Un Certain Regard: “Tales from the Golden Age”

Romanian director Cristian Mungiu's tales of Ceausescu's decline

Tales from the Golden Age, screening in Un Certain Regard, is a five-part film made by five Romanian directors, one of whom is Cristian Mungiu, winner of the Palme d’Or in 2007 for the universally acclaimed 4 months, 3 weeks and 2 days. The “Golden Age” in these five wry tales is the final fifteen years Ceausescu regime. Get ready for some irony…

“The final 15 years of the Ceausescu regime were the worst in Romania’s history,” Cristian Mungiu says. “Nonetheless, the propaganda machine of that time referred without fail to that period as ‘The Golden Age.’ Our film paints the portrait of a nation struggling to survive from day to day, bargaining with the implacable logic of a dictatorship. In passing, it shows the humorous aspect of a political system which takes itself too seriously.”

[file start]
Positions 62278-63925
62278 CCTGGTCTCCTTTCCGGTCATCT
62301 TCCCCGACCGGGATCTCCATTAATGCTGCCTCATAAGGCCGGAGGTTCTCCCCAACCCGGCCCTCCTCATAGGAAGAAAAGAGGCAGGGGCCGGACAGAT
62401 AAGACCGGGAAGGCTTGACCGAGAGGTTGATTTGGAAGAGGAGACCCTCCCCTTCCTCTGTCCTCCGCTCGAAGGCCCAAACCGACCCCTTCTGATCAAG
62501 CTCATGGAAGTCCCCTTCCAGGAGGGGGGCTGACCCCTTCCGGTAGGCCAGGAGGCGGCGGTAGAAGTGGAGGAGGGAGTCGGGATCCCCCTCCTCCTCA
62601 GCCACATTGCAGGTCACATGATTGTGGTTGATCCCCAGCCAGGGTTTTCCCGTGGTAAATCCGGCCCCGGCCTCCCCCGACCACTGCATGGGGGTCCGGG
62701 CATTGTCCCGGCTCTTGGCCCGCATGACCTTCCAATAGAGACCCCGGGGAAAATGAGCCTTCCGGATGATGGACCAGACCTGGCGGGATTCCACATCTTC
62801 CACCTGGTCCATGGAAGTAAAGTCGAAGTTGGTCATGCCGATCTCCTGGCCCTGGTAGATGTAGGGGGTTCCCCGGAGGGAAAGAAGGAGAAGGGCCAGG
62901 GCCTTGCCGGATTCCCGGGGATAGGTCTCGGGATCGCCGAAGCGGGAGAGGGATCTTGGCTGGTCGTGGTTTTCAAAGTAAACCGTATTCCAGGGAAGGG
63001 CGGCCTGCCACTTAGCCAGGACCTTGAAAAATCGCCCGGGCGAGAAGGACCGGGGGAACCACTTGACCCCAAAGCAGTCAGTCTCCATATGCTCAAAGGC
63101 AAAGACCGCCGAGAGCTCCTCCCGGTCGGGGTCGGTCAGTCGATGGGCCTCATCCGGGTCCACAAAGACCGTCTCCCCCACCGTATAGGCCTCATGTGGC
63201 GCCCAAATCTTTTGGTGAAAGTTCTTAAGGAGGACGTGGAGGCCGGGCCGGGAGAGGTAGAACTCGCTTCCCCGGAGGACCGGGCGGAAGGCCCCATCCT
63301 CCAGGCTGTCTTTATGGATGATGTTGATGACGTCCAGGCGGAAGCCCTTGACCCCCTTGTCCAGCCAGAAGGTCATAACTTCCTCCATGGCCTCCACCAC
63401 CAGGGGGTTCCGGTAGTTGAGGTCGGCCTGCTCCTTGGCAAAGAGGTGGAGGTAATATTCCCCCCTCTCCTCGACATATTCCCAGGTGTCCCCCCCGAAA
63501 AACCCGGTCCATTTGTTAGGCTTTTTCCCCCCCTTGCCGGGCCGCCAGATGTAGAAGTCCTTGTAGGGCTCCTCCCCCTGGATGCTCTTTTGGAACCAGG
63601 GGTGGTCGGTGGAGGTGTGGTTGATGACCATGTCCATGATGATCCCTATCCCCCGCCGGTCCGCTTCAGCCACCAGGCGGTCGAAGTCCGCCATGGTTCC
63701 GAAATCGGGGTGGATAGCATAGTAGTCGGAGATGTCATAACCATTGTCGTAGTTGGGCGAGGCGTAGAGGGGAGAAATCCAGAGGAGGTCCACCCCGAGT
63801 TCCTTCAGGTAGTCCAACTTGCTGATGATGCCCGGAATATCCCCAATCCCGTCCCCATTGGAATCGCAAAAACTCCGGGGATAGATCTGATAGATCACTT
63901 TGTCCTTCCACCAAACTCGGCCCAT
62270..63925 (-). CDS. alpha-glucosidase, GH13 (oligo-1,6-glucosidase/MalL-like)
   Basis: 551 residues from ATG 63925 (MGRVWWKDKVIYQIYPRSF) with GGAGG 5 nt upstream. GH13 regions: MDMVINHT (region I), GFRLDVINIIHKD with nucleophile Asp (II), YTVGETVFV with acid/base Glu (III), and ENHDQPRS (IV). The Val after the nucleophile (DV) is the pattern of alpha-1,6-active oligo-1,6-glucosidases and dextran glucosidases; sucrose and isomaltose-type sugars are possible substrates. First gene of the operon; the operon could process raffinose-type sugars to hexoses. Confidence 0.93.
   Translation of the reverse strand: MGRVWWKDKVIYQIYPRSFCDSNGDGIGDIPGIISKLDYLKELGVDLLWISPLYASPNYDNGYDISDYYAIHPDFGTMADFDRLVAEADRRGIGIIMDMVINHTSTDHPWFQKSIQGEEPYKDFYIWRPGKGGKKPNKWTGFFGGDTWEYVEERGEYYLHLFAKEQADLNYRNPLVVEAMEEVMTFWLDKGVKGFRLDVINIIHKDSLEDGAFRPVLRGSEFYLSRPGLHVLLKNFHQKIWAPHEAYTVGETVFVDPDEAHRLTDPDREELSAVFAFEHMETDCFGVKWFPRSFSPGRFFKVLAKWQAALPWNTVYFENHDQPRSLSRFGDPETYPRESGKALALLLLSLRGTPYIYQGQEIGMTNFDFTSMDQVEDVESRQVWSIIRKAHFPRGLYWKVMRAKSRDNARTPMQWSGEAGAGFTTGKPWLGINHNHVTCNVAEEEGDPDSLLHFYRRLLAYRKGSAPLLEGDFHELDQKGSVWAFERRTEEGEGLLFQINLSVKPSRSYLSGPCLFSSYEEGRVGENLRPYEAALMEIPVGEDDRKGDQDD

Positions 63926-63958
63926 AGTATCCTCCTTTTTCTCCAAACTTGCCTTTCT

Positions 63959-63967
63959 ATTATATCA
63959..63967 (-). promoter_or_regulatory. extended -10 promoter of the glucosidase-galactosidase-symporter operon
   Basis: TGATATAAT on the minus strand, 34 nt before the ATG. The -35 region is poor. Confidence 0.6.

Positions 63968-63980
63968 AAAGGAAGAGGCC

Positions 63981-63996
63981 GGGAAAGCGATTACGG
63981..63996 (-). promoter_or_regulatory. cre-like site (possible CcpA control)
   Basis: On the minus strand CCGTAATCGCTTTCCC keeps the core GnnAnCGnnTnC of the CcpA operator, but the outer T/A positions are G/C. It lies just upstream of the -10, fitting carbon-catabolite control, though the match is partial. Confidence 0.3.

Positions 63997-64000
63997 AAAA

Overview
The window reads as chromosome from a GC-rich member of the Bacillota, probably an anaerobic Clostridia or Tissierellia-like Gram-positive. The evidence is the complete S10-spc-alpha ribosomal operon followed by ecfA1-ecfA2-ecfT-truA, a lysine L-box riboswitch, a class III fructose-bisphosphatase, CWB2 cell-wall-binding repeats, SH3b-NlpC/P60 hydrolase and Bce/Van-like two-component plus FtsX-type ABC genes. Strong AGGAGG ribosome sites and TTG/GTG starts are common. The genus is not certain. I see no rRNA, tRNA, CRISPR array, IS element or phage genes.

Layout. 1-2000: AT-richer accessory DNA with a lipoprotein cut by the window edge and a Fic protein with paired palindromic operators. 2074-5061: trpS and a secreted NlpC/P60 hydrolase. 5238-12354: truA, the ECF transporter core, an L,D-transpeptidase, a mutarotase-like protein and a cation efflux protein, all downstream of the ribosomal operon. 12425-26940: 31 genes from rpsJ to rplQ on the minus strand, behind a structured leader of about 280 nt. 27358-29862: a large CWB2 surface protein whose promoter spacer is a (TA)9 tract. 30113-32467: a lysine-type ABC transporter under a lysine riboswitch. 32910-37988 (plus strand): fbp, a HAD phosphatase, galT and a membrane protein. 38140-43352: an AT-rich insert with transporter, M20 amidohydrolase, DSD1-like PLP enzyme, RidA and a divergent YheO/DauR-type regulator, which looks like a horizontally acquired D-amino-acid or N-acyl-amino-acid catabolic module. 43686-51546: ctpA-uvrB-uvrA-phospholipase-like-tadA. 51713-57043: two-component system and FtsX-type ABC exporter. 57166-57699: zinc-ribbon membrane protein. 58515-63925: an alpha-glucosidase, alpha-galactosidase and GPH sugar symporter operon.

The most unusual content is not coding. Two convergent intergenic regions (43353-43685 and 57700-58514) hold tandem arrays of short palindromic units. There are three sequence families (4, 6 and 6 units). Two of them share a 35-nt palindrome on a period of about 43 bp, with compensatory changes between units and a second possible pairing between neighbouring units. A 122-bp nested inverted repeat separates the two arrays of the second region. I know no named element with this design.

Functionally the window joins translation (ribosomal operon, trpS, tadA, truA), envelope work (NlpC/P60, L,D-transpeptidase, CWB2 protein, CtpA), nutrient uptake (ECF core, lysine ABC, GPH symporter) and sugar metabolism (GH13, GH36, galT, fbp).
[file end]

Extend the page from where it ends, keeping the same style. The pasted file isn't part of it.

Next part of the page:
Savory vignettes in the Tales include the dictator’s official visits to rural villages; the importance of one man’s hat; a delivery man dispossessed of his truck; a pig who has to be gassed; and the underground trade in bottles filled with air.

Cristian Mungiu recalls how the project got started: “After a screening of 4 months, 3 weeks and 2 days, a spectator told me he had the feeling we are more and more making films for the festivals and less and less for the audience. He asked me if we can do anything to change this. I decided to open up the rest of the project Tales from the Golden Age to different Romanian directors, enlisting filmmakers old enough to remember the period. I chose the stories, wrote the screenplays, got involved in the casting and editing, ensuring that finally there is just one film, but that each director was free to use his own cinematic language.” The members of the collective are Hanno Höfer, Razvan Marculescu, Constantin Popescu, and Ioana Uricaru.